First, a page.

Learning reimagined, in all shapes and sizes

Discover how our learning tools are helping medical students and physicians thrive.

The National League for Nursing (NLN) offers new educational opportunities to its members

The NLN continues to enhance its educational services by adding Clinical Odyssey to its list of recommended tools. With more than 40,000 individual and 1,200 institutional members, the NLN supports the U.S. national healthcare system by strengthening nurse practitioners’ clinical skills across all specialties.

The Oxford Handbook for Medical School helps students worldwide thrive through college

Oxford University Press and Drs. Sugand, Berry, Yusuf, Janjua and Bird offer a trove of tips for excelling at school. Among their recommendations is Prognosis: Your Diagnosis, listed 3rd in its top ten apps for medical students. Prognosis “makes learning easier and smarter, more mobile and convenient, for medical students.”

The Marília Medical School of Brazil offers new technological resources to its medical students

FAMEMA faculty point to Prognosis: Your Diagnosis as their preferred clinical skills development app for students in their program’s Adult Health II and Maternal-Infant II stages. By doing so, instructors seek to train doctors capable of identifying their communities’ health needs, alleviating suffering and carrying out prevention effectively.

The University of British Columbia Medical Journal explores the effects of games in medical learners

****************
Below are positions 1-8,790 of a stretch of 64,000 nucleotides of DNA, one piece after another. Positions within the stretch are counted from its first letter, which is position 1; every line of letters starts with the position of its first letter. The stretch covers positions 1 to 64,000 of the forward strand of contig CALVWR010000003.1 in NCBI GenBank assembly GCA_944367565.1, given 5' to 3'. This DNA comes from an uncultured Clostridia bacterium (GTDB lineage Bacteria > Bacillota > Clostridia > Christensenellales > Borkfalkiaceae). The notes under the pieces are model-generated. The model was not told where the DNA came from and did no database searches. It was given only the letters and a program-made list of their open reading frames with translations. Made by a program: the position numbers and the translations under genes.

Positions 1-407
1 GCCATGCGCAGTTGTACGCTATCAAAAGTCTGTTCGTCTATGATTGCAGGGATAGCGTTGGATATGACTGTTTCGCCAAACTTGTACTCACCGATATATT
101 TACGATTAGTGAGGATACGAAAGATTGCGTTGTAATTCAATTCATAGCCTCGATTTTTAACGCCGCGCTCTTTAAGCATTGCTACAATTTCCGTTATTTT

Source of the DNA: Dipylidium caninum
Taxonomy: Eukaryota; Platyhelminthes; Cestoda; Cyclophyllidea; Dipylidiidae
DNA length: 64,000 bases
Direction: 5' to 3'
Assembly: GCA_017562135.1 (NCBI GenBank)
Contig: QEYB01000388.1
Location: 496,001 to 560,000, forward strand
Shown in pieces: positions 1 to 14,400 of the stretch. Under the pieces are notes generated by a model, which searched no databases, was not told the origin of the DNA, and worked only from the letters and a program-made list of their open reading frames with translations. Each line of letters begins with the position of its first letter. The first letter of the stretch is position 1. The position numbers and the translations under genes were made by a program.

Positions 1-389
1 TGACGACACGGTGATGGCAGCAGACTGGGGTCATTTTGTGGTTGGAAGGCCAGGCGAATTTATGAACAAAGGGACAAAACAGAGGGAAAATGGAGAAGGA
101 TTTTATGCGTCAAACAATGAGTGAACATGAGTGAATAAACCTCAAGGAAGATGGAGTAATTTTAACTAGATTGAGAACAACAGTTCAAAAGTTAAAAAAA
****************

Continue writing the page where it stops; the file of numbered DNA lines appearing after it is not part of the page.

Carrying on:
Drs. Chow and Cheung use Clinical Sense to illustrate how role-playing and case-based learning can be combined into a single, highly effective resource for training mental acuity and cognitive flexibility among medical students. The impact cannot be overstated given how 98% of med students in Canada use mobile devices for learning.

The Netherlands Journal of Medicine highlights the value of games for int. medicine education

Drs. van Ooik, Frakking, Dankbaar, Oosterheert and Kaasjager present their findings on how serious gaming can be better integrated into internal medicine residency education. The authors cite our products as leading examples of mobile education apps already in the market and having an impact in education.

The Journal of Advances in Medical Education and Practice looks at gaming science innovations

Drs. White, Lewis and McCoy use an adaptation of Clinical Odyssey to present evidence on how Gaming Science (GS), Health System Science (HSS), and other current systems-engineering concepts are being used to achieve broader learning objectives in remote medical education across the United States.

Global Perspectives on Project-Based Language Learning highlights how games help understanding

Drs. Beckett and Slater delve into the qualitative and quantitative research that is defining how foreign language education is evolving. In their exploration of game-based learning as a technological affordance, our Prognosis: Your Diagnosis app serves to illustrate how performance evaluation can help players stay motivated and improve.

The MDPI’s Electronics Journal surveys the healthcare technology landscape for promising apps

Drs. Dang Piran, Han, Min and Moon from Sejong University, Seoul, systematically review a broad assortment of mobile healthcare apps and identify those that are most useful to train physicians. Prognosis: Your Diagnosis makes makes their list as a top evidence-based resource for point-of-care decision making practice.

The Clinical and Experimental Emergency Medicine Journal rethinks how to value learning apps

Drs. Zhi and Husain explore the limitations of quality assurance methods currently used to evaluate free open access medical education (FOAM) apps such as our very own Prognosis: Your Diagnosis. The authors then recommend how to overcome the QA techniques to ensure a more effective use of apps within the medical domain.

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